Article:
Winter is not the Midwest’s finest season.  It’s bleak, and sloppy, and often bitterly cold.  It’s the primary reason so many “snowbirds” head south to Florida for the winter.

But if winter in the Midwest has one redeeming quality, it’s this:  it tends to bring out the best in people.  The snow and polar temperatures seem to be linked to neighborly qualities that aren’t quite so evident during the rest of the year.  In the spring and summer neighbors might pass by with just a wave, but during the winter you’ll probably get into a friendly conversation with the people down the street as you’re cleaning the snow off your car and scraping the ice off the windows, and as likely as not you’ll go down and lend them a hand as they are working on their cars, too.

You’ll see people helping complete strangers rock their cars out of the snowdrifts on icy mornings, or shoveling their elderly neighbor’s sidewalk, just because it’s the right thing to do.  I took the photo that appears with this post yesterday, on the morning after a storm that dumped about six inches of snow and ice on Columbus.  That trail of cleared-off sidewalk was accomplished by the single, bundled up guy with a snowblower you can just see in the distance; he’d worked diligently to create a walkway for his entire block.  I suppose it’s possible he was being paid for the job, but somehow I doubt it — it was too early in the morning, and the idea that all of the neighbors got together to hire someone so quickly seems unlikely.  The much more plausible explanation, and the one that’s consistent with my experience, is that he got out with his snowblower, took care of his own property, and just thought that as long as he was out there in the cold he might as well do something nice for his neighbors.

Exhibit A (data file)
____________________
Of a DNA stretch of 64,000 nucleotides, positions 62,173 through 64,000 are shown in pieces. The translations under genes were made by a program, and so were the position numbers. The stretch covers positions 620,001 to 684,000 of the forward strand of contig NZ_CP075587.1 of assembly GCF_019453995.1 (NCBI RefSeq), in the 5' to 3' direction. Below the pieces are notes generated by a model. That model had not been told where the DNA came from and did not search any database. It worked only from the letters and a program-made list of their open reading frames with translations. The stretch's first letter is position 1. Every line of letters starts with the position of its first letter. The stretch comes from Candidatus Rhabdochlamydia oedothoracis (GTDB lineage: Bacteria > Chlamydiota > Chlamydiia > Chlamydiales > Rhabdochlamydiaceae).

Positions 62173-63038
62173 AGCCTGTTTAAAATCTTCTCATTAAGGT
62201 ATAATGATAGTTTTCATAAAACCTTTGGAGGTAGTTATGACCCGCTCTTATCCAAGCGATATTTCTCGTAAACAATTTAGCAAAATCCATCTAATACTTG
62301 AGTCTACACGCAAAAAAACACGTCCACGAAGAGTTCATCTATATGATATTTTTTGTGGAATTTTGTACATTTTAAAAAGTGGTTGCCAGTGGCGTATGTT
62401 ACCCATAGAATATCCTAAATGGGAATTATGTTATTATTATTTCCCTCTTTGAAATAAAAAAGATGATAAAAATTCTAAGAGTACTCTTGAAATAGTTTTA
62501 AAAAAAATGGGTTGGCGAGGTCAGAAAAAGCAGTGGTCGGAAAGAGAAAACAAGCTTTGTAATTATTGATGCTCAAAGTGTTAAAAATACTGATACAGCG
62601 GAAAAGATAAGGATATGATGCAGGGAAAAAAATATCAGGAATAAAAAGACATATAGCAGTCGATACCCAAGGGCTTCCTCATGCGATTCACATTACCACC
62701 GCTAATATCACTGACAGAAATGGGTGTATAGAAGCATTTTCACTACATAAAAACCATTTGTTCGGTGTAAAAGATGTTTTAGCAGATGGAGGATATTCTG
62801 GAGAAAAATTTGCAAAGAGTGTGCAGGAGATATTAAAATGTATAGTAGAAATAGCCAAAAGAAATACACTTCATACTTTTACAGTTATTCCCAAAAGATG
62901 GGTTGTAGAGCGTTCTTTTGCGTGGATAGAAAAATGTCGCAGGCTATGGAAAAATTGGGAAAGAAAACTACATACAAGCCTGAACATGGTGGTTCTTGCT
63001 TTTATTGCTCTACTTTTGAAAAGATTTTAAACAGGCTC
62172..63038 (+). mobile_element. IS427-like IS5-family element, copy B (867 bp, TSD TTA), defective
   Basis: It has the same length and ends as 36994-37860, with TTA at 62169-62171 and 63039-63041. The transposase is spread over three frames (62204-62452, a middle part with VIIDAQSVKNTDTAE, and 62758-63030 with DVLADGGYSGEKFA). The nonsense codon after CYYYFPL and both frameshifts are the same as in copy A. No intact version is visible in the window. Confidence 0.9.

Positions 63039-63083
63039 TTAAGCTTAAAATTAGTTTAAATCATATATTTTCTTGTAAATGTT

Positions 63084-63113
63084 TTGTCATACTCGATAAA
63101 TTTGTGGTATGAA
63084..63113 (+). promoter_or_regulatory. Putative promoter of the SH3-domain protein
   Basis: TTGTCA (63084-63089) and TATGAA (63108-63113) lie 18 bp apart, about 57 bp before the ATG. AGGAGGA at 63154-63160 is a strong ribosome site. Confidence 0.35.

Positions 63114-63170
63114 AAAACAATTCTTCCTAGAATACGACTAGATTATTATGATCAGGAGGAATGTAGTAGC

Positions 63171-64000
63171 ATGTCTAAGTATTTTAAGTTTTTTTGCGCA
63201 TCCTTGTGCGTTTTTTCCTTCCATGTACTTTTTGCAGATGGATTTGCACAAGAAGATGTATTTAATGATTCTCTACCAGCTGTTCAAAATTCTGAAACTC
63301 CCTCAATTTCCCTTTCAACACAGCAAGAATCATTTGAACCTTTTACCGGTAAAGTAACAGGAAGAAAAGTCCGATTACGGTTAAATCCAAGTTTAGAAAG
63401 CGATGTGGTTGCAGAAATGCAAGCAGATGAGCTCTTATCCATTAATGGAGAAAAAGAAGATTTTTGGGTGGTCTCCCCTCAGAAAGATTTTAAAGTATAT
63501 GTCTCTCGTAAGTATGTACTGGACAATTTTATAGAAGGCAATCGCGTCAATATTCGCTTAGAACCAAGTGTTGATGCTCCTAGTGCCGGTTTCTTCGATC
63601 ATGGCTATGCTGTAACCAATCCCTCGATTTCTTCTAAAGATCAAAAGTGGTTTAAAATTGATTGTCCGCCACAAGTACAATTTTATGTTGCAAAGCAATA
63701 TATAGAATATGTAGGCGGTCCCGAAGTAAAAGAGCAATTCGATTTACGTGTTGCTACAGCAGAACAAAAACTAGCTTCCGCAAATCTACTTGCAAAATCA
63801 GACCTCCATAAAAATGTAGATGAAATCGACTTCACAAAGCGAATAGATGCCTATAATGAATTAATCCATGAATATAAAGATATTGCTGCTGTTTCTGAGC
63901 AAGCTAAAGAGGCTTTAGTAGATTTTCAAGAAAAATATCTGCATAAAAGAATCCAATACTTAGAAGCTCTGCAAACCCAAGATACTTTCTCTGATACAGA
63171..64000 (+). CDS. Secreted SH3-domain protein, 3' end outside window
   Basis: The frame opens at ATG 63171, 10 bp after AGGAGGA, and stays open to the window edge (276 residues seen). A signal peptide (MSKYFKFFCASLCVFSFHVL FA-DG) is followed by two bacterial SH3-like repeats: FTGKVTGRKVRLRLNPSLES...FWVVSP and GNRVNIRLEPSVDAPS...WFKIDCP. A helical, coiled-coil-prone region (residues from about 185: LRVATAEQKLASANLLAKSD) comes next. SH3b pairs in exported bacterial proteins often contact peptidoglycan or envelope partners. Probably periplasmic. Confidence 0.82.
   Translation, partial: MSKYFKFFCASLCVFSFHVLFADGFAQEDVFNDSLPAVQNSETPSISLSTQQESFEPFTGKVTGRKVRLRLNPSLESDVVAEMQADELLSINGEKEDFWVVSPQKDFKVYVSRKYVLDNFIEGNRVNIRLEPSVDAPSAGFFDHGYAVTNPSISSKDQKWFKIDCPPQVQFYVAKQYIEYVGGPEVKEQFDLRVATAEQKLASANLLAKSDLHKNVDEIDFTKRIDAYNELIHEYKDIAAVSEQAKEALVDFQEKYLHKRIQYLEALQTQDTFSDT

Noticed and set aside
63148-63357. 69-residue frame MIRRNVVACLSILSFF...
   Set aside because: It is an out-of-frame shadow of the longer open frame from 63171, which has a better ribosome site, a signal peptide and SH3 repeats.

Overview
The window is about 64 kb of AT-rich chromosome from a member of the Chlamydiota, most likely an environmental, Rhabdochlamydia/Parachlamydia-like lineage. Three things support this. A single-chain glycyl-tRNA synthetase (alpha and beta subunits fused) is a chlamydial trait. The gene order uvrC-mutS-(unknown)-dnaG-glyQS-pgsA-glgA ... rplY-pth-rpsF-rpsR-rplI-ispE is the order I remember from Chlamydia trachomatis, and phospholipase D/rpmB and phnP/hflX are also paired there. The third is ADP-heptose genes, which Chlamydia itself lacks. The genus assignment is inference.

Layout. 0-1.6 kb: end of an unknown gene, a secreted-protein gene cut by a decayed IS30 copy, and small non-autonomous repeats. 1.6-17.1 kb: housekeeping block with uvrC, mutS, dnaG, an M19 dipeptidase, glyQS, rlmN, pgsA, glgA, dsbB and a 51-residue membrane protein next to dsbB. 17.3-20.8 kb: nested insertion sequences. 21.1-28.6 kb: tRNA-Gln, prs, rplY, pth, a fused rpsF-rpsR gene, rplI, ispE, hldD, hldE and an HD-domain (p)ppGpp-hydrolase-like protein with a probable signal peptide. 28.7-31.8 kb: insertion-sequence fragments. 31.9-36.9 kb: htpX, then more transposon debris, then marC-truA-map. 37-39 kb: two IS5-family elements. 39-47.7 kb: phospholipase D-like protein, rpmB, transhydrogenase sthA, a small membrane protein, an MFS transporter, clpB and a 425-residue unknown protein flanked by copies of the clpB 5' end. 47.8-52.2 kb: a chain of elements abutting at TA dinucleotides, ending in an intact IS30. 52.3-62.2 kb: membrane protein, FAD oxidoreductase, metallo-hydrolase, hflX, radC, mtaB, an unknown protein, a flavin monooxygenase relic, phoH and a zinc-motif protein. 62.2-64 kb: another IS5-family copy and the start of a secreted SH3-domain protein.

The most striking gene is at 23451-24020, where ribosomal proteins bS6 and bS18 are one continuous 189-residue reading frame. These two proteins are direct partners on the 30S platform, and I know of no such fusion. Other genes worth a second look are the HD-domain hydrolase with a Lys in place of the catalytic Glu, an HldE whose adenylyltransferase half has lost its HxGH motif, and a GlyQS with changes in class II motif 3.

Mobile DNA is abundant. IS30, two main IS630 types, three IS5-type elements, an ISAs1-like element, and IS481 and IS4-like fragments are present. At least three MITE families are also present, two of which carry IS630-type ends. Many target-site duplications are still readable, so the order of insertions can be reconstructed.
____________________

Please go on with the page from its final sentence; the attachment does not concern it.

The Winter Samaritans of the Midwest help to make a brutal season a bit more tolerable.

 

Too Cold Too Soon

Yesterday I walked to and from the office with temperatures in the 20s and a sharp, cutting wind reddening my face and sending my suddenly flimsy raincoat flapping around my legs.

This morning I woke up and, as I stood in our warm kitchen sipping a blessedly hot cup of coffee, I heard rain on the roof.  I looked out into the backyard in the pre-dawn darkness and saw the glittering evidence of the Queen Mother of Crappy Weather on every plant, tree, shrub, and fencepost.  Yes, that’s right — a dreaded onslaught of freezing rain has coated every object in ice.  Freezing rain, for those lucky people who’ve never experienced it, means that it’s not quite cold enough for precipitation to fall as snow, but just cold enough for the rain to turn to ice once it hits the ground.  It’s the worst winter weather of all because it’s cold, and wet, and frozen all at once, and it means the commute this morning will be slick and treacherous for drivers and pedestrians alike.  There’s a breeze, too, and the weather page helpfully reports that it feels like 22 degrees out there.

It’s the kind of weather that makes February in Columbus inarguably the worst weather month of the year.  But, it’s only November 15.  Hey, Mother Nature!  What gives?

We’ve once again experienced an abrupt mash-up of the seasons here in the Midwest.  True fall weather has been fleeting, and it seems like we’ve moved directly and too quickly into winter.  For those people, like me, who think autumn is the best season of the year — well, we feel cheated.  We know Old Man Winter is going to arrive sooner or later, but can’t he at least wait until after we’ve had our Thanksgiving dinner before he hits us with freezing rain and another round of “wintry mix”?

If you’re in the Midwest, brace yourself, because it’s too cold too soon . . . again.

 

Dreaming Of A White . . . Spring?

It’s very Christmas-like in Pittsburgh this morning, with snow-covered treetops and landscape, and still more snow falling. Too bad it’s March 21, and officially the start of spring, rather than December 25!

Every time we think we’ve finally turned the corner on this crummy winter, another storm and cold snap gives us a wallop. The Stark Clan with their annoying “Winter Is Coming” saying would love the American Midwest this year. Of course, if they showed up here in their fancy fur-trimmed duds and used that phrase, they’d probably get slugged in the jaw.

Enough, already! It’s time for Mother Earth to start tilting on her axis in earnest and give us some relief from this Winter That Just Won’t End.